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CNN

Researchers at MIT developed a system that uses artificial intelligence to help predict future risk of developing breast cancer, reports Poppy Harlow for CNN. What this work does “is identifies risk. It can tell a woman that you’re at high risk for developing breast cancer before you develop breast cancer,” says Larry Norton, medical director of the Lauder Breast Center at the Memorial Sloan Kettering Cancer Center.

Fast Company

Fast Company reporter Amelia Hemphill spotlights the work of Alicia Chong Rodriguez SM ’17, SM ’18, and her startup Bloomer Tech, which is “dedicated to transforming women’s underwear into a healthcare device.” “Our big goal is to generate digital biomarkers,” says Chong Rodriguez. “Digital biomarkers work more like a video, so it will definitely allow a more personalized care from the physician to their patient.”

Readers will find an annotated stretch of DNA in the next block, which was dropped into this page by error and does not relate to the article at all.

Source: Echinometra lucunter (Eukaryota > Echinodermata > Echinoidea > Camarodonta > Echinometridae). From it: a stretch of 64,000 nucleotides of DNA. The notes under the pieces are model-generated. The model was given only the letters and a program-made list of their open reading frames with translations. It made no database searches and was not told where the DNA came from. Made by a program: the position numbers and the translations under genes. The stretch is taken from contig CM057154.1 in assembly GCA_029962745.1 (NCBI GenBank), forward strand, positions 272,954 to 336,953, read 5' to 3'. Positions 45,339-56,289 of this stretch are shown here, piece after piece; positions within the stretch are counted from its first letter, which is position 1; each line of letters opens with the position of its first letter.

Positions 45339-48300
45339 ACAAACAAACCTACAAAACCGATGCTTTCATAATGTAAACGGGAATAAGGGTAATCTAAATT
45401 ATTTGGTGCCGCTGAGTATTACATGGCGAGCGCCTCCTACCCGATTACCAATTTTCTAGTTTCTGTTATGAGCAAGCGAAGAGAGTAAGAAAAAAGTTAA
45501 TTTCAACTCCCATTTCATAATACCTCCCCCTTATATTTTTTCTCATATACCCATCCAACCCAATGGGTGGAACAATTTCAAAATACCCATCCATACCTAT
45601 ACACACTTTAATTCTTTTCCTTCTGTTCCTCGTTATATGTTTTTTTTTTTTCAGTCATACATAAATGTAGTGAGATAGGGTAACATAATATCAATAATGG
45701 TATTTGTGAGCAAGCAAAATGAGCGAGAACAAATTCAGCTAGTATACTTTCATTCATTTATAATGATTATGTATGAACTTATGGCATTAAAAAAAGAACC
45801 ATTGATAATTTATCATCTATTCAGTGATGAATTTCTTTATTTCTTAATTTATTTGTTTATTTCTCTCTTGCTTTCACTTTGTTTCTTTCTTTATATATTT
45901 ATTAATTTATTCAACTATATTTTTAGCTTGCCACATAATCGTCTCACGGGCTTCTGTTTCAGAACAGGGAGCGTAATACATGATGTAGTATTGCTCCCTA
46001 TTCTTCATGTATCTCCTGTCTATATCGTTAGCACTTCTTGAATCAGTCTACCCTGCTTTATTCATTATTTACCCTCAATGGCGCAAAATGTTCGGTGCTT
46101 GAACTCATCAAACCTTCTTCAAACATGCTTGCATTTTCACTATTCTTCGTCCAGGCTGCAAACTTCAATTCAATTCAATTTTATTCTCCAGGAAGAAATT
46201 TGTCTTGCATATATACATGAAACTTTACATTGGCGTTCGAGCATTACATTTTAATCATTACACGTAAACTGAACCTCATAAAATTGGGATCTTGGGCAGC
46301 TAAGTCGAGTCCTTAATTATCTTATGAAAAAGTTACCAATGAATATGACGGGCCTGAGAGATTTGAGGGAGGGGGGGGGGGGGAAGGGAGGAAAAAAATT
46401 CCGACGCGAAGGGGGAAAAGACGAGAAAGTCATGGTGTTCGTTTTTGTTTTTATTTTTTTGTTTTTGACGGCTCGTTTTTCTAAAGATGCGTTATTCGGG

Politico

Researchers at MIT and elsewhere are analyzing patients’ speech patterns to see if they can detect Lou Gehrig’s disease in its early stages, reports Ben Leonard, Ruth Reader, Carmen Paun and Erin Schumaker for Politico. “Catching it early and beginning treatment can improve patients’ quality of life and delay symptom onset,” they write.  

CBS Boston

Researchers at MIT and Massachusetts General Hospital have developed “Sybil” – an artificial intelligence tool that can predict the risk of a patient developing lung cancer within six years, reports Mallika Marshall for CBS Boston. 

The Washington Post

MIT researchers have developed a new AI tool called Sybil that could help predict whether a patient will get lung cancer up to six years in advance, reports Pranshu Verma for The Washington Post.  “Much of the technology involves analyzing large troves of medical scans, data sets or images, then feeding them into complex artificial intelligence software,” Verma explains. “From there, computers are trained to spot images of tumors or other abnormalities.”

Fast Company